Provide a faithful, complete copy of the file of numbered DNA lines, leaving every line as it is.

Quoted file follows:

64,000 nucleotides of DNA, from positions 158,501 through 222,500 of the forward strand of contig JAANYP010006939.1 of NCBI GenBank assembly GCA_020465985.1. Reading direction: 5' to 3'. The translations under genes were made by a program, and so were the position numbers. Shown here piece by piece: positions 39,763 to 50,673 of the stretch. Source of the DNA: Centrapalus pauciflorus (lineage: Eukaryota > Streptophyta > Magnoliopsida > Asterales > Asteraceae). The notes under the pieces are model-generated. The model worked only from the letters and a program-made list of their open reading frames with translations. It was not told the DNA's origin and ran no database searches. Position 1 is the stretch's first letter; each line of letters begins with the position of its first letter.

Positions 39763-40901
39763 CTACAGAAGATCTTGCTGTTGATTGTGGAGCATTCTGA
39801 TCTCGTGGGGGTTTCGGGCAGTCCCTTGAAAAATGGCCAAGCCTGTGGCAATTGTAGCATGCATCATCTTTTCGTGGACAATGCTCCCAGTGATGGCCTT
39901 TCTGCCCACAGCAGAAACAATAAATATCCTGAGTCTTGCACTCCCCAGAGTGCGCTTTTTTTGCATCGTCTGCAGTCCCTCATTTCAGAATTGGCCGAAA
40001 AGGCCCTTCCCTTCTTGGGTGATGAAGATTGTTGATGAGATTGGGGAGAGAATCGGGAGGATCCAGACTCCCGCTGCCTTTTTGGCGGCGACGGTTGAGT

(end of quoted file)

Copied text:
64,000 nucleotides of DNA, from positions 158,501 through 222,500 of the forward strand of contig JAANYP010006939.1 of NCBI GenBank assembly GCA_020465985.1. Reading direction: 5' to 3'. The translations under genes were made by a program, and so were the position numbers. Shown here piece by piece: positions 39,763 to 50,673 of the stretch. Source of the DNA: Centrapalus pauciflorus (lineage: Eukaryota > Streptophyta > Magnoliopsida > Asterales > Asteraceae). The notes under the pieces are model-generated. The model worked only from the letters and a program-made list of their open reading frames with translations. It was not told the DNA's origin and ran no database searches. Position 1 is the stretch's first letter; each line of letters begins with the position of its first letter.

Positions 39763-40901
39763 CTACAGAAGATCTTGCTGTTGATTGTGGAGCATTCTGA
39801 TCTCGTGGGGGTTTCGGGCAGTCCCTTGAAAAATGGCCAAGCCTGTGGCAATTGTAGCATGCATCATCTTTTCGTGGACAATGCTCCCAGTGATGGCCTT
39901 TCTGCCCACAGCAGAAACAATAAATATCCTGAGTCTTGCACTCCCCAGAGTGCGCTTTTTTTGCATCGTCTGCAGTCCCTCATTTCAGAATTGGCCGAAA
40001 AGGCCCTTCCCTTCTTGGGTGATGAAGATTGTTGATGAGATTGGGGAGAGAATCGGGAGGATCCAGACTCCCGCTGCCTTTTTGGCGGCGACGGTTGAGT